In commercial real estate financing, many of your accounting formulas and leverage ratios will be based on estimations. Terminal value (TV) is one of those educated guesses that you can easily calculate to get a better perspective on your potential investments. Like imputed equity, terminal value measures the future worth of your investment based on real figures, but isn’t completely reliable.

Terminal value (TV) measures the value of an asset beyond when future cash flows can be predicted. After the forecast period, a set growth rate is assumed. The further away a price is from being estimated, the less reliable the terminal value becomes. Analysts will use financial models to counter this issue. One method is discounted cash flow (DCF), which is often used in corporate acquisitions. DCF is built on the theory that an asset’s value is equal to its future cash flows. The method is called ‘discounted’ cash flow because the cash flows must be discounted to the present value, due to factors such as interest rates.

Discounted cash flow will help forecast a period of up to five years before predictions become unreliable. This is when terminal value must be used. The most common methods of terminal value are the perpetuity method and the exit multiple method. If the terminal value is a negative, this means that the growth rate does not exceed the cost of future capital. This is fairly rare and, often, wouldn’t remain negative for very long.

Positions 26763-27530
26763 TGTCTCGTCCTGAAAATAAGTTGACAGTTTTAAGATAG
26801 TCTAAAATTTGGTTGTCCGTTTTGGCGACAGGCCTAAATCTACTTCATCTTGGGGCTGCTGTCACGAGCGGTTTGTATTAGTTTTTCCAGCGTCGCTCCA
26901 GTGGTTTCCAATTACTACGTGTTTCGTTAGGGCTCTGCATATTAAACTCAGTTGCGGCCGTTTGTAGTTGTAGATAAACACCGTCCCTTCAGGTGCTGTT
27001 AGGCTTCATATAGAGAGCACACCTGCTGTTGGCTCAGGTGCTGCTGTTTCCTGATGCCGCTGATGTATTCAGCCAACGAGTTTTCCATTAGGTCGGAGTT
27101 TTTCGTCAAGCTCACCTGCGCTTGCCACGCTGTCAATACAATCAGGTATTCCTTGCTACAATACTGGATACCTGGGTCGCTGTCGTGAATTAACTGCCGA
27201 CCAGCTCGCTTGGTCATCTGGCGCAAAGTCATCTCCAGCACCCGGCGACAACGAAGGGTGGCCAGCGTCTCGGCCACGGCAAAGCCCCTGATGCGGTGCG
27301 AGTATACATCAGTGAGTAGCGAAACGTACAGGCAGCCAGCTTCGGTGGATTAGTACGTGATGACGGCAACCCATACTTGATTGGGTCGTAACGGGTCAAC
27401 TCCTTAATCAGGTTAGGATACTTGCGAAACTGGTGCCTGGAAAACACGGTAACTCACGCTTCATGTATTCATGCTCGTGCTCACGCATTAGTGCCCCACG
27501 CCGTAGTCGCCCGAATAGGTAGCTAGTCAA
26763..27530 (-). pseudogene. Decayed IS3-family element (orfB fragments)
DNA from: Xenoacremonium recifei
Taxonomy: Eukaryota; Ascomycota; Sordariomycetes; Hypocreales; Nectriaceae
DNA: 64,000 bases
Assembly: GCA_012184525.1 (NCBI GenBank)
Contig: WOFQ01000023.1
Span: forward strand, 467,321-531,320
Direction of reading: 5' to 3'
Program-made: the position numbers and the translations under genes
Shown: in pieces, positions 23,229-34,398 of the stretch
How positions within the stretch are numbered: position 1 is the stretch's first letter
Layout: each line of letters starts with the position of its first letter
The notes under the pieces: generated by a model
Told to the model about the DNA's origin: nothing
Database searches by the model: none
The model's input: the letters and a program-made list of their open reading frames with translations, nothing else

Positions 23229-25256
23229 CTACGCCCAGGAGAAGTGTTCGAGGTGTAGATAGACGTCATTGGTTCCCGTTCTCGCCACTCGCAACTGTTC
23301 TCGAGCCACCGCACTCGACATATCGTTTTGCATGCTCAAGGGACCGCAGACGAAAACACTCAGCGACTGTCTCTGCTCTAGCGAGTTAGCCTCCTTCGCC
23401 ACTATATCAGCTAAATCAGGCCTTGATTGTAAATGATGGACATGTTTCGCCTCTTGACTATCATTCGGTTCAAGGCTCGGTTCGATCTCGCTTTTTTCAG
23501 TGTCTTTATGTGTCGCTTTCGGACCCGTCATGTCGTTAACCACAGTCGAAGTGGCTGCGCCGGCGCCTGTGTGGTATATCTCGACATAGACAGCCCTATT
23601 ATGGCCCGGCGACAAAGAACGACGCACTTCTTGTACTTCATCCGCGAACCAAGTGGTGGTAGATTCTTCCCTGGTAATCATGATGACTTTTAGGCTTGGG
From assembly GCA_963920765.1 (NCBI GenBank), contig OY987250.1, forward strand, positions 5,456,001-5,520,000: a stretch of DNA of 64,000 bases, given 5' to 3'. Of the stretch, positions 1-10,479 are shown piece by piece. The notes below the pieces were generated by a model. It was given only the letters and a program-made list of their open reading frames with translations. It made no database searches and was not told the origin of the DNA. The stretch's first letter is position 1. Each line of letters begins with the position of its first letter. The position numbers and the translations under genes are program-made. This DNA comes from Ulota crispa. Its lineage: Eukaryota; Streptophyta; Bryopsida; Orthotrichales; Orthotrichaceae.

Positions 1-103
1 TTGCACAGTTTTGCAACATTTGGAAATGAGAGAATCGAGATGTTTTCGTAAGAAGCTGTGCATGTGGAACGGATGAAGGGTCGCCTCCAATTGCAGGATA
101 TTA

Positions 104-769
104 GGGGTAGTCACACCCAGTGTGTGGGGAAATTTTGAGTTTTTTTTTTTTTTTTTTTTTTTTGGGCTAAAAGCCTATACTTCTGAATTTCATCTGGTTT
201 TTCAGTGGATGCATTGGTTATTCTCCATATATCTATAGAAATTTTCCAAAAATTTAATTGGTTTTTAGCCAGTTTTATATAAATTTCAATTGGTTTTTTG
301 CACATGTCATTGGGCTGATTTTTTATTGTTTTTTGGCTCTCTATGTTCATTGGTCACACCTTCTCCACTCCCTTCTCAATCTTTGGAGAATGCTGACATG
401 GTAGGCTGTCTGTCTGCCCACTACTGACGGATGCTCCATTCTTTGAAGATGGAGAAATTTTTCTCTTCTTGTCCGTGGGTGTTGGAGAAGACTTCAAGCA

If investors want to estimate the terminal value for an asset that has an infinite window of operations, the perpetuity method is the best choice Within a distinct period, a business’ valuation can be fairly accurately projected. The further into the future this period goes however, the less reliable the projection is. Therefore, investors assume that cash flows will grow at a stable rate infinitely in the future. This is the terminal value.

The formula to calculate terminal value is as follows:

*(FCF * (1 + g)) / (d – g)*

Dividing the last cash flow forecast (*FCF*) by the difference between discount rate (*d*) and terminal growth rate (*g*), will estimate the valuation of an asset after the forecast period. This will produce a consistent terminal growth rate that the company is predicted to grow at forever. This rate starts at the end of the last forecasted cash flow period (FCF) using the discounted cash flow model then into the perpetuity method. Terminal growth rate results will often be in line with inflation rates but lower than the GDP growth rate.

If a finite window of operations is assumed, the exit multiple method is a better fit. This could be due to the asset being sold after a certain period. The value of acquisitions are mostly calculated using the exit multiple method. In this method, the terminal value will reflect the net realizable value of a company’s assets at the end of the window of operations.

The equation for terminal exit multiple is as follows:

*Final year of projected EBITDA x Industry exit multiple*

The final year of projected EBITDA can also be swapped out for the final year of projected revenue. The industry exit multiple is the average multiple at the point of sale.